Dirt 2 is yet another game that does not seem to benefit from either the extra cores or the overclocking of the CPU.



 AMD Phenom II X6 1055T and AMD Phenom II X6 1090T

While the new 6-core CPU’s won’t impress us as much as the Intel i7 980x (Extreme) when it comes to speed, it is clear that AMD is continuing on the path of delivering excellent performance at an affordable price. The AMD Phenom II X6 1055T can be found for about 220$ (Amazon) while the AMD Phenom II X6 1090T will set you back around $300 (Amazon) and it certainly is true that you will be able to build a complete computer system with monitor and everything for the same price as the i7 980x.

The addition of Turbo Core is a interesting move by AMD as it does to some extend help make the CPU worthwile even while we still are waiting for more software that can take advantage of more cores. Games won’t benefit of the added cores as much as productivity software for video editing and encoding so if you have a fast 4-core CPU and only intend on gaming you probably do not need to jump to the 6-core CPU’s just yet.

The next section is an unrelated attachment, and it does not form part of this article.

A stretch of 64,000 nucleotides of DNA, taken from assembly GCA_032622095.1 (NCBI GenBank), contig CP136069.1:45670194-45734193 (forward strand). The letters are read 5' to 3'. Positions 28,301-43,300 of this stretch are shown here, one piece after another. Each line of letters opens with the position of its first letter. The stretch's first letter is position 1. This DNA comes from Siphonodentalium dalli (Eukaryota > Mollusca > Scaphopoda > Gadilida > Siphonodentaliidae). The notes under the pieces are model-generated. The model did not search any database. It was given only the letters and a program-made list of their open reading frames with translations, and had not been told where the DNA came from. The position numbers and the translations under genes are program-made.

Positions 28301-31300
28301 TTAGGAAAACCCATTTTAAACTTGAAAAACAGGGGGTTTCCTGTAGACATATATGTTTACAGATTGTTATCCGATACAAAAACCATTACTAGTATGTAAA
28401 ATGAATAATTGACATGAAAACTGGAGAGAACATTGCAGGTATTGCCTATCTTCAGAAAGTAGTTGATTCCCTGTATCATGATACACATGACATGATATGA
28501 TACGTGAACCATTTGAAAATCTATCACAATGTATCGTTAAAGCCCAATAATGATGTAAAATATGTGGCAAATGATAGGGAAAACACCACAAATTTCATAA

Performance  8
Value  9
Quality  9
Features  9
Innovation  9
We are using a new addition to our scoring system to provide additional feedback beyond a flat score. Please note that the final score isn’t an aggregate average of the new rating system.
Total  9
Pro Cons

Great performance for the price

Overclocks very well

Turbo Core helps when software does not use all cores

Works on a wide variety of old and new motherboards (AM2+ and AM3)

Performance still in some caes lagging even some 4-core Core i7 CPU’s



Summary: The AMD Phenom II X6 1090T is another excellent CPU from AMD that manages to give us a great performance at an affordable price. 

 ASUS Crosshair IV Formula